Sheriff John Higgins quits and goes into prospecting after he thinks he has killed his best friend in shooting it out with robbers. He encounters his dead buddy's sister and helps her run ... See full summary »
The Three Mesquiteers convince a group of settlers to exchange their present property for some which, unbeknownst to our good guys, is going to be worthless. They are captured before they can warn the ranchers.
John Drury saves Duke, a wild horse accused of murder, and trains him. When he discovers that the real murderer, a bad guy known as The Hawk, is the town's leading citizen, Drury arrested on a fraudulent charge.
When transplanted Texan Bob Seton arrives in Lawrence, Kansas he finds much to like about the place, especially Mary McCloud, daughter of the local banker. Politics is in the air however. ... See full summary »
Pecos Grant rides into a strange town only to find that everyone recognizes him, not as Pecos Grant, but as a presumed-dead man named Rawlins. Even Rawlins' wife thinks her husband has come back. Pecos sets out to solve the mystery.
U.S. Army Captain John Delmont takes a leave of absence to find out what happened to his missing father. Later he leads a wagon train to California and goes after the bad guys involved in his father's disappearance.
Joseph W. Girard
Johnny Hanson wants to make enough money to enlarge his chicken farm. He does this through hockey. Gangsters get involved in trying to get him to throw a championship game, even lining up a woman to help steer him their way.
Pat's ability as a logging/mining camp fighter sets him up to box prizefighter Corrigan. Unknown to his supporters, he's actually in collusion with Corrigan to throw the fight - until he runs into reporter Maude.
Newsreel cameraman Bob Adams heads to North Africa to cover an Arab uprising against the British. When he refuses to help his younger brother become a cameraman, Don becomes the dupe of less savory types posing in the trade.
Prizefighter Jimmy Dolan accidentally kills a man at a party and escapes. He hides out at a health farm for invalid children and begins to lose his cynicism under the influence of the ... See full summary »
Douglas Fairbanks Jr.,
Sheriff John Higgins quits and goes into prospecting after he thinks he has killed his best friend in shooting it out with robbers. He encounters his dead buddy's sister and helps her run her ranch. Then she finds out about his past. Written by
Ed Stephan <firstname.lastname@example.org>
Lloyd Ingraham is in studio records/casting call lists playing the role of "Dan Matthews," but that role was played by Frank Ball. Ingraham was not seen in the movie. Buffalo Bill Jr. (Jay Wilsey) is listed playing the role of "Chief Black Eagle," but he played "Blackie Martin" instead. The actor playing "Chief Black Eagle" has not been identified. Yakima Canutt is listed in the cast, but he was a stunt performer and not seen in the movie. See more »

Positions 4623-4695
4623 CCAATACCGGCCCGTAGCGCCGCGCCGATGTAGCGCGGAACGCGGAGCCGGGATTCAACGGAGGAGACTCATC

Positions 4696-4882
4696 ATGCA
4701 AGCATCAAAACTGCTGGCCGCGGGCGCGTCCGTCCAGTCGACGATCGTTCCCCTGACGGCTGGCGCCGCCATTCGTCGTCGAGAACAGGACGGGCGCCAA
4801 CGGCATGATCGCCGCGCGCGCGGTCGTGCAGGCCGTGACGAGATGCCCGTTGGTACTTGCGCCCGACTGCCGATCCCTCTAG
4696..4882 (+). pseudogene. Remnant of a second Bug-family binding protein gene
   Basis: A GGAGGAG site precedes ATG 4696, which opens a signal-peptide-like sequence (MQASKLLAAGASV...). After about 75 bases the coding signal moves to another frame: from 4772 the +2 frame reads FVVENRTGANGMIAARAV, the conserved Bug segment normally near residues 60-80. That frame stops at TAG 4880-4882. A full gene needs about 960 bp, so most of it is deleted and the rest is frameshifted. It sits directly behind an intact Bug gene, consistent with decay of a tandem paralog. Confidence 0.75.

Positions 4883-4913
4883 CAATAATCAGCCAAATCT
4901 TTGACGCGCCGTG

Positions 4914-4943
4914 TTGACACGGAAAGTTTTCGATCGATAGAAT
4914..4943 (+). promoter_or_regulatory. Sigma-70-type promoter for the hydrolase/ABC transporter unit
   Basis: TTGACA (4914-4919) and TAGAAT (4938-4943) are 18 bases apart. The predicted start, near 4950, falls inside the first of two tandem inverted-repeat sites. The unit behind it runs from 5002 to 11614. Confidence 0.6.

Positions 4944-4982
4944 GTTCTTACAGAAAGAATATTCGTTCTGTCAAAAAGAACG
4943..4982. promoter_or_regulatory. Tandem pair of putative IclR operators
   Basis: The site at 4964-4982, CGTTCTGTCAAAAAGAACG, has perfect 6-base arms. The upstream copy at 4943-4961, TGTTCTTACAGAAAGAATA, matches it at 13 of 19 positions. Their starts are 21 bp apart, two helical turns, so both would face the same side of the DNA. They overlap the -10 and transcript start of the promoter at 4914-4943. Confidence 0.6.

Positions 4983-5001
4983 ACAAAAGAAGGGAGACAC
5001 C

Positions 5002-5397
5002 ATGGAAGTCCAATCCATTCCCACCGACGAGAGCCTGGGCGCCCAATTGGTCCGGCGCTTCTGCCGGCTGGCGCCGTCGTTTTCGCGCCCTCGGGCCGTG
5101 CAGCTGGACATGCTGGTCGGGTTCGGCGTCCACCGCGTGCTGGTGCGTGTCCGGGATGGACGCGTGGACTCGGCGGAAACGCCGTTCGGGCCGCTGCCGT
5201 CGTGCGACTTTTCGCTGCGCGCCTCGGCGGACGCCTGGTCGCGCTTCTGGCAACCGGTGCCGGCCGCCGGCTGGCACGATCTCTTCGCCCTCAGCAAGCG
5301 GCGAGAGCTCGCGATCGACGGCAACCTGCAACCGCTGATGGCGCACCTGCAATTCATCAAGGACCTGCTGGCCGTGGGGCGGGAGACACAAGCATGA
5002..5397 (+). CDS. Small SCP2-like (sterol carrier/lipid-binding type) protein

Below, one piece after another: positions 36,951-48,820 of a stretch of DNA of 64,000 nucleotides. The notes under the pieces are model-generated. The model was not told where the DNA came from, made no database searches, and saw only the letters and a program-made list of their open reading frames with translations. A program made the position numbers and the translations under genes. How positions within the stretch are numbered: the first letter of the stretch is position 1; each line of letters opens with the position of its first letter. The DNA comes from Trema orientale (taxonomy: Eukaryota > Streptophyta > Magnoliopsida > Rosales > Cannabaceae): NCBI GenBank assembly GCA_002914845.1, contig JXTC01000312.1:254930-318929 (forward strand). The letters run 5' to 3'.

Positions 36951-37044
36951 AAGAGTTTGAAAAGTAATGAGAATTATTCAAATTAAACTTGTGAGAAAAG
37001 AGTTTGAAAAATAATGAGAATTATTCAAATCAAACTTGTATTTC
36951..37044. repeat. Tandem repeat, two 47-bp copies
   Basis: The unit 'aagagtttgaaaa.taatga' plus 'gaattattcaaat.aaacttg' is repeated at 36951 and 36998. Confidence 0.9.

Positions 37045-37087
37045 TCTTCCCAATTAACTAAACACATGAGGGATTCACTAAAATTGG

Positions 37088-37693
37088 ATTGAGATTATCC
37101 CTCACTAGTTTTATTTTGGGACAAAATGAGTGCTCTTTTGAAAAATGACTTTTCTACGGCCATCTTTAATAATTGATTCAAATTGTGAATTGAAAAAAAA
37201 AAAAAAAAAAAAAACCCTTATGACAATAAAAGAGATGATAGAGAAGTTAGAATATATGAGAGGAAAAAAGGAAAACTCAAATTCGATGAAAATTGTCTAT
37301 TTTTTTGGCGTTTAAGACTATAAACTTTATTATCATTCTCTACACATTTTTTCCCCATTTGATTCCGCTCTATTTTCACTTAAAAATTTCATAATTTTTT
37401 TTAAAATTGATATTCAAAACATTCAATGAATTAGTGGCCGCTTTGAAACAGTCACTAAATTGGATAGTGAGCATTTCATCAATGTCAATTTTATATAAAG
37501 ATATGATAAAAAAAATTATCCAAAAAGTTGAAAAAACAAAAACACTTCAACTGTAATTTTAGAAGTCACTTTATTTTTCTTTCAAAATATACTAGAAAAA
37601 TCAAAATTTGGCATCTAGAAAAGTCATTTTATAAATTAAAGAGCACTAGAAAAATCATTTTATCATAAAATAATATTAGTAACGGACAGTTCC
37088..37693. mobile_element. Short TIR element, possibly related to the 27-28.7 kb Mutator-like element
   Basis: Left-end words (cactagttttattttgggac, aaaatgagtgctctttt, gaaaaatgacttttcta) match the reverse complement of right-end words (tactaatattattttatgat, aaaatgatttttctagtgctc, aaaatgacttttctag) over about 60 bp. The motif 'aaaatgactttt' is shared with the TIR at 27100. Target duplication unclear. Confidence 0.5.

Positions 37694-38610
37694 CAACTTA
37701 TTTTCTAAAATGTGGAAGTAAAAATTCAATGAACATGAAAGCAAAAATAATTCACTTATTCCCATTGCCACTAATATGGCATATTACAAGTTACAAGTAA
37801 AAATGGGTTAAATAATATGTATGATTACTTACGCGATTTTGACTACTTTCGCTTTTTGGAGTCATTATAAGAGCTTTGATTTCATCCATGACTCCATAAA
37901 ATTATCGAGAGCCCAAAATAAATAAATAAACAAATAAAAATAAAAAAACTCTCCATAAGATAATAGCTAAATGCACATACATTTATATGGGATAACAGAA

No need to repeat the plot. This matinée special has a number of interesting features. Reviewer jayraskin1 is rightthis is one of the young Wayne's better performances since he has to run a gamut of emotions from shame to anger. He's actually a better actor than these two-reelers required, and I wouldn't be surprised this was a feature where the great John Ford caught Wayne's potential before elevating him to the A-class in Stagecoach (1939). Then too, I enjoyed the old flivver chugging down the road. Sure, there are some questionable anachronisms like the antique telephone. But it's fun and revealing to see these early editions of everyday modern contraptions. Also, the milking contest is a charming hoot, expertly done by the two characters playing the yokels. I wish I could say the same for the leading lady who at one point declaims like she's center stage doing Shakespeare.
But wonder of wonders, catch an apparently well-groomed George (Gabby) Hayes in several scenes where, dare I say it, he looks almost handsome! I'm still wondering about that and whether I should have any more 12-packs while enjoying these oaters. Speaking of visual oddities, is that about ten seconds of a subjective camera in the movie's first part when the scene goes all blurry as though we're peering through the blurry eyes of the leading lady (I believe it was hers and not mine!). If so, it's one of the few subjective shots in a genre not known for arty effects, to say the least. Anyway, I'm glad Lone Star popped enough money to put the larger than usual cast including extras into the piney mountains east of LA. The locale may not be the scenic Sierras, but it sure beats the scrubby hills of city outskirts. All in all, it's a better-than- average entry for fans of the Lone Star- Wayne series.
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